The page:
On April 15, 2015, Europe formally accused Google of antitrust violations by using the company’s massive search engine to skew results in favor its comparison shopping services, known as Google shopping. Margrethe Vestager, the European Union’s competition commissioner, after accusing Google of abuse, through what is known as a “Statement of Objections,” gave Google 10 weeks to respond. Google can request a hearing before this time in order to further explain the charges. The commission also announced that it will launch a full investigation into the Android mobile services, including applications regarding restaurants and travel, to make sure competition was not hindered in this arena. Vestager insisted that “we are not here to take the side of rivals — we are here to take the side of competition.”

The accusations stems from the diversion of competitor results when a consumer enters a shopping related query into the Google search engine. The results for the consumer have Google shopping displayed prominently at the top irrespective of  its relevant to the consumer’s query. The position of the European Union is that this practice is a disservice to consumers and prevents competitive practices.

These charges could lead to the most high profile case since Microsoft. Google currently has 90% of the market share for search engine and the impact of this case could be enormous. If Google is able to settle this case with the European Union, changes in Google query could be seen within a year. However, if Google fails to respond to the charges from the European Union, the commission would file an injunction to prevent Google from conducting further antitrust violations and charge Google with fines roughly a €6 billion dollars, about 10% of Google’s annual revenue. Afterward,Google could file an appeal in the European Union’s appeals courts in Luxembourg.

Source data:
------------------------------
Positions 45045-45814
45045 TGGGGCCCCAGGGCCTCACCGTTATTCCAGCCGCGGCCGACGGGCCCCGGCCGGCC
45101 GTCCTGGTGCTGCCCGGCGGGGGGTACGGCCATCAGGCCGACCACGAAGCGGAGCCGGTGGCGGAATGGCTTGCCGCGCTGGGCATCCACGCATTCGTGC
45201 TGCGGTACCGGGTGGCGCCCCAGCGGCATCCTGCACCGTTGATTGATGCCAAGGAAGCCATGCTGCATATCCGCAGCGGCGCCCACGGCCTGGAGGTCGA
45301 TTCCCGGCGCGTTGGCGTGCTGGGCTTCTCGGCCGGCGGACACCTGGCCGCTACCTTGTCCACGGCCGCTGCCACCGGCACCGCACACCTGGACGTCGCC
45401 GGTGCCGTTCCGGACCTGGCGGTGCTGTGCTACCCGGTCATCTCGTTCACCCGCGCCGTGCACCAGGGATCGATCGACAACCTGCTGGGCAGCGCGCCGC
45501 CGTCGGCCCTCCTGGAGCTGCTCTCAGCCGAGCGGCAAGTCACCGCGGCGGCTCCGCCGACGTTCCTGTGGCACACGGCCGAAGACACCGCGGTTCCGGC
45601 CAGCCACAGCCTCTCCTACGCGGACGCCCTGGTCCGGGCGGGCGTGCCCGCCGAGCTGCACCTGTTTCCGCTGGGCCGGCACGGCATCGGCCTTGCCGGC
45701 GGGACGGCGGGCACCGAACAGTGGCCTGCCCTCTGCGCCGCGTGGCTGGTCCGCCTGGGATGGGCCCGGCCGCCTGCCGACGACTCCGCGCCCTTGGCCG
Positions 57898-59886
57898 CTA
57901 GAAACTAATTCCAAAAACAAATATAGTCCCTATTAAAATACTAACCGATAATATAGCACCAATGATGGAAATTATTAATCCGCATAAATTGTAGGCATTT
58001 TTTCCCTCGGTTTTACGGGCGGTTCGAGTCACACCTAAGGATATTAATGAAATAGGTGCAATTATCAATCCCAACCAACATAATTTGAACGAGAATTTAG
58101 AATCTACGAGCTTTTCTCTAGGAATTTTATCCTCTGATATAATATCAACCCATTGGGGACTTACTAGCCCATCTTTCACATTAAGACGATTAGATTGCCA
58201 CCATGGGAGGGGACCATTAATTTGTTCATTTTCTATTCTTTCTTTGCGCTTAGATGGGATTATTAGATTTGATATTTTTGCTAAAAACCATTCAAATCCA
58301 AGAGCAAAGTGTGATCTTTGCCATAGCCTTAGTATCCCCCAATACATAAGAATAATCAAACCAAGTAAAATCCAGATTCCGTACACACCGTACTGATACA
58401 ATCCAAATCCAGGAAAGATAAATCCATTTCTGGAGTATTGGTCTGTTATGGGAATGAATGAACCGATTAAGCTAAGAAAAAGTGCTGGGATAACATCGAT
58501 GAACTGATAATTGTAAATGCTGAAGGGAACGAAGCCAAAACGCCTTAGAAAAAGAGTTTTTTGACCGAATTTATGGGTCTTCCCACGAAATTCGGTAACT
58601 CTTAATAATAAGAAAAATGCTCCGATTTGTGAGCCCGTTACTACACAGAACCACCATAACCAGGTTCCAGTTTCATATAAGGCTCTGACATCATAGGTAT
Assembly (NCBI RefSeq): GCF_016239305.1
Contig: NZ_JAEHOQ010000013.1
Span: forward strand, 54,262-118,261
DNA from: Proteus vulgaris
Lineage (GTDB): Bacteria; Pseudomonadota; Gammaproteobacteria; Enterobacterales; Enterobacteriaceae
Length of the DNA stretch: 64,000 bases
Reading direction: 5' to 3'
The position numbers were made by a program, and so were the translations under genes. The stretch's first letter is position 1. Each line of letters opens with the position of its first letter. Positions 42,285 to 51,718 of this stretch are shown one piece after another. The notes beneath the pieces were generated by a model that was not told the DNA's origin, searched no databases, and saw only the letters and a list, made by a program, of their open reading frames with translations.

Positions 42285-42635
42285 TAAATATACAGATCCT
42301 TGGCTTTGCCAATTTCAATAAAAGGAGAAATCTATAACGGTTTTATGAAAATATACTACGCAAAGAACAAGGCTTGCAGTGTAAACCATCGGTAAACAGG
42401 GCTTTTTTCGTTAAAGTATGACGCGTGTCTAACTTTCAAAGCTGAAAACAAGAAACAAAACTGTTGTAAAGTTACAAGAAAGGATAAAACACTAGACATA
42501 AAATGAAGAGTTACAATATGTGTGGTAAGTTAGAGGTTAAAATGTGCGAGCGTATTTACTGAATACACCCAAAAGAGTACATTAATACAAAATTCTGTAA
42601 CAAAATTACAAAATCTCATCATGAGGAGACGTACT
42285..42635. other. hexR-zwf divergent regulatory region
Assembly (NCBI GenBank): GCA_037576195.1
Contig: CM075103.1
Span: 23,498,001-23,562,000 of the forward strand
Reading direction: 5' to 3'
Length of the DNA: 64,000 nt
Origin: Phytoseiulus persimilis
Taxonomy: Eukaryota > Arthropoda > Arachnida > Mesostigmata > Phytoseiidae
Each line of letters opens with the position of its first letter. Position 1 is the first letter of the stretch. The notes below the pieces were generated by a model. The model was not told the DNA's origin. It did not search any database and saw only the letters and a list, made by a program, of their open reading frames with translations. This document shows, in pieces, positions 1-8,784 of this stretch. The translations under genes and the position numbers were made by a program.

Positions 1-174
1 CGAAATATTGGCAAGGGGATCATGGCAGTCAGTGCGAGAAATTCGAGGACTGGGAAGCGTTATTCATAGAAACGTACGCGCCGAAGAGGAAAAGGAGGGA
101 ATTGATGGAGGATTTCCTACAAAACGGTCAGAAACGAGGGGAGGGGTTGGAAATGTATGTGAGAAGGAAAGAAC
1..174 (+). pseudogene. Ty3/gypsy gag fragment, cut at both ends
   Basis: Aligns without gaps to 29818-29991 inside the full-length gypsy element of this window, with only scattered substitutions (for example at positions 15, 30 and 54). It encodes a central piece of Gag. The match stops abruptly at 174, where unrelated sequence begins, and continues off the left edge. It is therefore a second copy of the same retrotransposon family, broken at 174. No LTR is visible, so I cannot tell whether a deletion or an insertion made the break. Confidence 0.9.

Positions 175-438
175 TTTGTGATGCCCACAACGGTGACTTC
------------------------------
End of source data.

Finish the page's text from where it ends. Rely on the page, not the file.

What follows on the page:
Google responded by denying the allegations stating that “people have more choice than ever before,” and “it’s clear that (a) there’s a ton of competition (including from Amazon and eBay, two of the biggest shopping sites in the world) and (b) Google’s shopping results have not harmed the competition.” Amit Singhal, Senior Vice President of Google search states that Google “strongly disagree[s] with the need to issue a Statement of Objections and look forward to making our case over the weeks ahead.

As far as the investigation into the Android operating systems, Hiroshi Lockheimer, Vice President of Engineering at Android states “[t]he European Commission has asked questions about our partner agreements. It’s important to remember that these are voluntary—again, you can use Android without Google—but provide real benefits to Android users, developers and the broader ecosystem.” Additionally, he points out that [t]he Android model has let manufacturers compete on their unique innovations” and states that “[w]e look forward to discussing these issues in more detail with the European Commission over the months ahead.”

This is the first time a regulator has filed formal antitrust charges against Google. However, the Federal Trade Commission in 2013 investigated Google for antitrust violations and ultimately decided to the drop charges.

–Jennifer Lukasiewicz

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